Photos by Stacie Joy
Above: Ada Calhoun with her father Peter Schjeldahl
On Tuesday night, East Village native Ada Calhoun celebrated the release of her latest memoir, "Also a Poet: Frank O'Hara, My Father, and Me."
The festivities occurred in the garden at St. Mark's Church in-the-Bowery on 10th Street and Second Avenue. Calhoun grew up two-plus blocks from here on St. Mark's Place with her father, New Yorker art critic Peter Schjeldahl, and mother, actress Brooke Alderson (seen below with longtime neighbor Phillip Giambri).On July 17, Calhoun will be appearing at the Jefferson Market Library on Sixth Avenue (the library reopens on July 14 after a $10-million renovation). Find details here.
The book's premise sounds pretty straightforward: In the basement of her parent's apartment building on St. Mark's Place, Calhoun came across some old cassette tapes of interviews her father had conducted for his never-completed biography of poet Frank O'Hara.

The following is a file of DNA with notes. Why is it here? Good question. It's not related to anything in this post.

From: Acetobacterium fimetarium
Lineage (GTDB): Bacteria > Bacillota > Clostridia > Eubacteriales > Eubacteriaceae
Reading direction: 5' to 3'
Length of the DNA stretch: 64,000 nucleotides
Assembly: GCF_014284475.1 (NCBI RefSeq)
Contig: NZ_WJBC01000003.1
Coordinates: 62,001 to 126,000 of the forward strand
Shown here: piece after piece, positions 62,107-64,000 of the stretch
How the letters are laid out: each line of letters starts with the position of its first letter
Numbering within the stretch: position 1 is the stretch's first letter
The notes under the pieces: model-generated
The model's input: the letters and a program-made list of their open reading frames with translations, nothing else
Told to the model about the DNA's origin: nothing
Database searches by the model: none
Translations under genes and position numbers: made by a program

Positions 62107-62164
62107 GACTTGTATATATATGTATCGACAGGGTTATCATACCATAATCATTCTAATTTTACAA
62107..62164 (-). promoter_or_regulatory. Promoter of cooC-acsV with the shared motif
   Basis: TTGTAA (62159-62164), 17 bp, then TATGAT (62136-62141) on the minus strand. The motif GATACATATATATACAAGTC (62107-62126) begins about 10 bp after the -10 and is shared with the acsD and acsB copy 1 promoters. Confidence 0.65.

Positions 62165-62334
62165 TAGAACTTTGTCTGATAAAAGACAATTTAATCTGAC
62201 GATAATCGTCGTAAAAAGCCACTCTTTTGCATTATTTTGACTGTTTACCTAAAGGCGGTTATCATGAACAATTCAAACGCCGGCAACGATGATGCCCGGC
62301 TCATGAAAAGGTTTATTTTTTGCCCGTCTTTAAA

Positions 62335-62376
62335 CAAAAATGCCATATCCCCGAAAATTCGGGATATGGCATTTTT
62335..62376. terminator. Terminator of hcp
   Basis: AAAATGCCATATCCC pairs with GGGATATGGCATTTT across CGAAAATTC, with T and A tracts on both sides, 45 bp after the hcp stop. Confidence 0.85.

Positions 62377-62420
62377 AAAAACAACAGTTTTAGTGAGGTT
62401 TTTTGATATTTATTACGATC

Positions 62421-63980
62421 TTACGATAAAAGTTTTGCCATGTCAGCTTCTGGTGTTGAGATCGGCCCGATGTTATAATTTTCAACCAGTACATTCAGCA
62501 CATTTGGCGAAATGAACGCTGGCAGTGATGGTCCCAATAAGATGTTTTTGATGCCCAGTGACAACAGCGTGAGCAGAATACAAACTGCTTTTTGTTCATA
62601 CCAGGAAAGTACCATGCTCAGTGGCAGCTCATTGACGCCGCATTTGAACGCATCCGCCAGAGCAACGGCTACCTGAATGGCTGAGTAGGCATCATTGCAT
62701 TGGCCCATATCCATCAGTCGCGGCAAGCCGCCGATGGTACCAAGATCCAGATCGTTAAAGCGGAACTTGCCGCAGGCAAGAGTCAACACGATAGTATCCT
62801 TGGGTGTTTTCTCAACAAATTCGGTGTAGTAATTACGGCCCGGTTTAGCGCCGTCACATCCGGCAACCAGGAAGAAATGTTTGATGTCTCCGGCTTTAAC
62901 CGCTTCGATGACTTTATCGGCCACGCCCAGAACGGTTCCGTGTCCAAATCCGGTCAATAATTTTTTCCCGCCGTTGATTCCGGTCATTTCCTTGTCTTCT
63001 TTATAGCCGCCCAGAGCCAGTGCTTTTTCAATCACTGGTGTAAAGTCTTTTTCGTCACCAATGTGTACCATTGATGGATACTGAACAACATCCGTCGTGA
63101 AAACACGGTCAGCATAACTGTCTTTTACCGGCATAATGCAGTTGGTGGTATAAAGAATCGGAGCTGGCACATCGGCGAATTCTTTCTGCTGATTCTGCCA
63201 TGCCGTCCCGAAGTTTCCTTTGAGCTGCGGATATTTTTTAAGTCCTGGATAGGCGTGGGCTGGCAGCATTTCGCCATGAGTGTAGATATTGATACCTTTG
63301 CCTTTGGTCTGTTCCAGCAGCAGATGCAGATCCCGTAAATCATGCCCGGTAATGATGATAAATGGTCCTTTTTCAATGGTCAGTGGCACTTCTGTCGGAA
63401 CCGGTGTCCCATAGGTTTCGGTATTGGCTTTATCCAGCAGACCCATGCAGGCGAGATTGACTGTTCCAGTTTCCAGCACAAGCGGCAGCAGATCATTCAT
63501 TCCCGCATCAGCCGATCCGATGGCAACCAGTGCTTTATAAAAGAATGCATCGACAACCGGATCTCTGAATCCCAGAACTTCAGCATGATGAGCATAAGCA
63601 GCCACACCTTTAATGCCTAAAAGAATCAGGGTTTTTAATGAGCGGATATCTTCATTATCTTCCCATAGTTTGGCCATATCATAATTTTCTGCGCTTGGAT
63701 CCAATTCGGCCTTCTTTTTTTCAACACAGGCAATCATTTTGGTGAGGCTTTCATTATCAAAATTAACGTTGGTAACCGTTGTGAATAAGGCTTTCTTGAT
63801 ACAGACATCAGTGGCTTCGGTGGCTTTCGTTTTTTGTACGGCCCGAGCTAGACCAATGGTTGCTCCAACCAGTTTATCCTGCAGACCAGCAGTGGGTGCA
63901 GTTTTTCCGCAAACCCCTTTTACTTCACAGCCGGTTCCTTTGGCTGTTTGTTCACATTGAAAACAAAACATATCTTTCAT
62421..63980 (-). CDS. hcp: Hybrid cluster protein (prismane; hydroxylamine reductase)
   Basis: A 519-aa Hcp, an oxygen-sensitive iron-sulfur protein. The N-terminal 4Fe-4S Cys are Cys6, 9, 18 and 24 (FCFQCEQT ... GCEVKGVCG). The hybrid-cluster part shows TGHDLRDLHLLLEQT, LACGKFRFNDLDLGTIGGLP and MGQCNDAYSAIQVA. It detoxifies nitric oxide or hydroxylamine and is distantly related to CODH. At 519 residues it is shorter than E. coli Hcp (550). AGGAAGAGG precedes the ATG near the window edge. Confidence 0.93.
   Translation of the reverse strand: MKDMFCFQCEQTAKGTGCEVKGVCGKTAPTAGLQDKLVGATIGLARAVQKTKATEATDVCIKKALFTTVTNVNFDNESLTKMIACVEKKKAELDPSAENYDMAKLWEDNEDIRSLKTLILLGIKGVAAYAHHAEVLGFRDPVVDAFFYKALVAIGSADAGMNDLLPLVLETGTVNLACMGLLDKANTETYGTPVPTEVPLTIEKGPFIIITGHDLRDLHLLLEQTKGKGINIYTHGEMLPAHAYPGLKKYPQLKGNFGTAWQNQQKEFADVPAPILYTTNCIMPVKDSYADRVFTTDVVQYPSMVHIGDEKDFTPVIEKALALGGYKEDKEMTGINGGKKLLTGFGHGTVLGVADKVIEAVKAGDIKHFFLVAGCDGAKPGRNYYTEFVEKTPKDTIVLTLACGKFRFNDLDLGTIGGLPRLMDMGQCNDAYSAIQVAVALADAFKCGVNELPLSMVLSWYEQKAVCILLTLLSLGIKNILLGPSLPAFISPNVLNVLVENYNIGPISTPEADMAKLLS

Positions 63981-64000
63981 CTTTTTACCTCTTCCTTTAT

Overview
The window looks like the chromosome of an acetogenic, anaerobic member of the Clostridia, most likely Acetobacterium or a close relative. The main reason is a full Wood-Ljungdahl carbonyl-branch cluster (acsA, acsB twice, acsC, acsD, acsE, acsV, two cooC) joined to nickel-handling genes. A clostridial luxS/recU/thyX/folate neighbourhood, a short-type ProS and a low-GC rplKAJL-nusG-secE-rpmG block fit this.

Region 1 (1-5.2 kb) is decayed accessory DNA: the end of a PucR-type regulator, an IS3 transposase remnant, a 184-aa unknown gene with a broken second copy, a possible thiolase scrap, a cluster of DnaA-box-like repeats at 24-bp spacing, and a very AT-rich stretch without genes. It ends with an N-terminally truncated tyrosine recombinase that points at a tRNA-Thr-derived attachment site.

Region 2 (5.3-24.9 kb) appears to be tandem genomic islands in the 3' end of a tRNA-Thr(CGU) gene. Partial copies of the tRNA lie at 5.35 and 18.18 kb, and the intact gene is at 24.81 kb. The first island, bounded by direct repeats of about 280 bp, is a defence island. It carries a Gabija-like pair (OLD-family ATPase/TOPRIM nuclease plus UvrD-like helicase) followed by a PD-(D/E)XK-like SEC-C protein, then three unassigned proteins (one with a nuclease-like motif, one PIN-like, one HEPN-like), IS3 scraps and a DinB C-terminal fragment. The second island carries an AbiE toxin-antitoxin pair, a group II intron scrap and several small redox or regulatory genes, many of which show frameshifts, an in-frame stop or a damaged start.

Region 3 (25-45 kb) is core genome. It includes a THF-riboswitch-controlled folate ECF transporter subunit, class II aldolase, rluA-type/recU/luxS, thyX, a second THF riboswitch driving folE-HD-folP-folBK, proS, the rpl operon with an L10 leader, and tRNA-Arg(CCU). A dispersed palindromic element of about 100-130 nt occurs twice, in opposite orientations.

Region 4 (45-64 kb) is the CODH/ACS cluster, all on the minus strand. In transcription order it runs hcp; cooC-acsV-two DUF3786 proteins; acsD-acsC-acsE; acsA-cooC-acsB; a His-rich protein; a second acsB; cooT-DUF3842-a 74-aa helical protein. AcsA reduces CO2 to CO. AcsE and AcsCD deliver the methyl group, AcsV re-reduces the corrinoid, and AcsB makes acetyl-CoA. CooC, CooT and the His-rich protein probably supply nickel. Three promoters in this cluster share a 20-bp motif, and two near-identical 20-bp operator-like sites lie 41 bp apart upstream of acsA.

So Calhoun, whose credits include "St. Marks Is Dead," decided to finish the book her father started 40 years earlier.
The result, as Alexandra Jacobs put it in a review at the Times this week:
"Also a Poet" began as Calhoun's attempt to finish what her dazzling, absent-minded father couldn't: "to do something noble and to win." But it turned into something much less dutiful, and more interesting, a story about both the impossibility of reconstructing another person's life and the importance of trying — and an investigation of the strained, complicated relationship between a creative father and daughter.
You can read more about the project in this feature in the Times.
Back at St. Mark's Church in-the-Bowery, there was a short program, MC'd by Calhoun's husband, Neal Medlyn (aka Champagne Jerry). Lindsay Ellyn, who became friends with Calhoun after discovering "St. Marks Is Dead," played a song on her acoustic guitar. Schjeldahl read the last poem that he wrote. Actress Lili Taylor recited Frank O'Hara's "To the Harbormaster."
Calhoun then read an excerpt from the book, about the time her father, on his wife's encouragement, decided to buy something for his daughter. He returned from the Strand with two books, one by W. H. Auden and the other a copy of "Lunch Poems" by Frank O'Hara. She was 9 at the time.
Here's a look at some attendees who came out for the "Also a Poet" celebration...